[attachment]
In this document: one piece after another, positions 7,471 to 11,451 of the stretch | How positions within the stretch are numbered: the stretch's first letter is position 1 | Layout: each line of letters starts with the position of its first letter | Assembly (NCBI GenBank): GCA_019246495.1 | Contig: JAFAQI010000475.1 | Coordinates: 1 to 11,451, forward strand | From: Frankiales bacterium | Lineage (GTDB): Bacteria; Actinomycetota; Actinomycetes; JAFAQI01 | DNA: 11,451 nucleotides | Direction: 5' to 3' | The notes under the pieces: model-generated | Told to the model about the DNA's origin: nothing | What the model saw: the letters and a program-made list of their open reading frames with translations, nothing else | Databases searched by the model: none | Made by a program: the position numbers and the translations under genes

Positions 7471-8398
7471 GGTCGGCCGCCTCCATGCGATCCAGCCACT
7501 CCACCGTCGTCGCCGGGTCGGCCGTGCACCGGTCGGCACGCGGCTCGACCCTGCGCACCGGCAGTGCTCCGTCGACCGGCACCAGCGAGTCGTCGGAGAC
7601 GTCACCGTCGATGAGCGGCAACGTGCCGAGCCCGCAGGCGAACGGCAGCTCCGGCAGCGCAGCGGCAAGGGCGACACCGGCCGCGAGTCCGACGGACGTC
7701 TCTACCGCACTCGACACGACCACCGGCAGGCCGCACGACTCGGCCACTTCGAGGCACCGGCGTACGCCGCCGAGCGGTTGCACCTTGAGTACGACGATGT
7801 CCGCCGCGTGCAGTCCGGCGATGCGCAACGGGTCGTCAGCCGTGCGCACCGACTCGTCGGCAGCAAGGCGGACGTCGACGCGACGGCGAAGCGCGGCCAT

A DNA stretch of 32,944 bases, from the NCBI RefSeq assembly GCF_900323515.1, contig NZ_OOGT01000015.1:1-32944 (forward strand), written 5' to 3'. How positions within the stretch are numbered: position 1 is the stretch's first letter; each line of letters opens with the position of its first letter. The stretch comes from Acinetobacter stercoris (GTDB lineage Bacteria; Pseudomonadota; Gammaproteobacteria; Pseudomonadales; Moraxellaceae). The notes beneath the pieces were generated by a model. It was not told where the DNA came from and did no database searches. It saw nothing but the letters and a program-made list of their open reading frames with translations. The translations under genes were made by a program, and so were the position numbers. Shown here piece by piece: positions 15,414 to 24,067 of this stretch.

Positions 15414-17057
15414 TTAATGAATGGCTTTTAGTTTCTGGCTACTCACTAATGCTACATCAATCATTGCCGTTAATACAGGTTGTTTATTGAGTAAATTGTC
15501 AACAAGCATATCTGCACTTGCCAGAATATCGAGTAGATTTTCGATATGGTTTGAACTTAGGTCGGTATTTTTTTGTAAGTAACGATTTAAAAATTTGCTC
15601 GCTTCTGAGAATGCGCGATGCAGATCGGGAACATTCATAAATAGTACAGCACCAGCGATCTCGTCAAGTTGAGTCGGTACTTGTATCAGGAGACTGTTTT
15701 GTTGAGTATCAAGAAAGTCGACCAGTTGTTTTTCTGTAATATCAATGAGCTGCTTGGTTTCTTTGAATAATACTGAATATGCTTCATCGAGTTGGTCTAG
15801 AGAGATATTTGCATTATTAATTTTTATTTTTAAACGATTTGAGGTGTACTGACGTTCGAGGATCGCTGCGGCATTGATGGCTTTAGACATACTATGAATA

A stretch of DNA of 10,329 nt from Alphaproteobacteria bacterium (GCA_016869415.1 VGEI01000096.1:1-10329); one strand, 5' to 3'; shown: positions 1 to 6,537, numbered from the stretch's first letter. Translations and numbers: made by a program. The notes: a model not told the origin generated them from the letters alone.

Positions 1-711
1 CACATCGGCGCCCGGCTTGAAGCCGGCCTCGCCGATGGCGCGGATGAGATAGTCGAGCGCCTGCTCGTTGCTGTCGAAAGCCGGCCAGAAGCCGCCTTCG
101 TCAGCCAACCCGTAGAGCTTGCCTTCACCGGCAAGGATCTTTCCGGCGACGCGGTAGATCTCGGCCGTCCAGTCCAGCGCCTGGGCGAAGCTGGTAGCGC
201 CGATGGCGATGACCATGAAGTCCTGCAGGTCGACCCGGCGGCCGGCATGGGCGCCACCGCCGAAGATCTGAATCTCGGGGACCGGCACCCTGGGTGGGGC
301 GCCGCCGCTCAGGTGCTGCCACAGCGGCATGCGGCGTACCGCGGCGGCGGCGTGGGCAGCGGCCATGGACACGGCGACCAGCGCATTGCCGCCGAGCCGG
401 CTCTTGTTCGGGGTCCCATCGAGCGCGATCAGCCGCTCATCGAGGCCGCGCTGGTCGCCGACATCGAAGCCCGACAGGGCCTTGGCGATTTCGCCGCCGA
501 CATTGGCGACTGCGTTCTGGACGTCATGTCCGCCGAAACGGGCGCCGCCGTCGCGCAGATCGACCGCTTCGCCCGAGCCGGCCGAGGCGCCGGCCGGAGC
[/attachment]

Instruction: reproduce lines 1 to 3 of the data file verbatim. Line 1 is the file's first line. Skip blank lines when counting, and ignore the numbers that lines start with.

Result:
In this document: one piece after another, positions 7,471 to 11,451 of the stretch | How positions within the stretch are numbered: the stretch's first letter is position 1 | Layout: each line of letters starts with the position of its first letter | Assembly (NCBI GenBank): GCA_019246495.1 | Contig: JAFAQI010000475.1 | Coordinates: 1 to 11,451, forward strand | From: Frankiales bacterium | Lineage (GTDB): Bacteria; Actinomycetota; Actinomycetes; JAFAQI01 | DNA: 11,451 nucleotides | Direction: 5' to 3' | The notes under the pieces: model-generated | Told to the model about the DNA's origin: nothing | What the model saw: the letters and a program-made list of their open reading frames with translations, nothing else | Databases searched by the model: none | Made by a program: the position numbers and the translations under genes

Positions 7471-8398
7471 GGTCGGCCGCCTCCATGCGATCCAGCCACT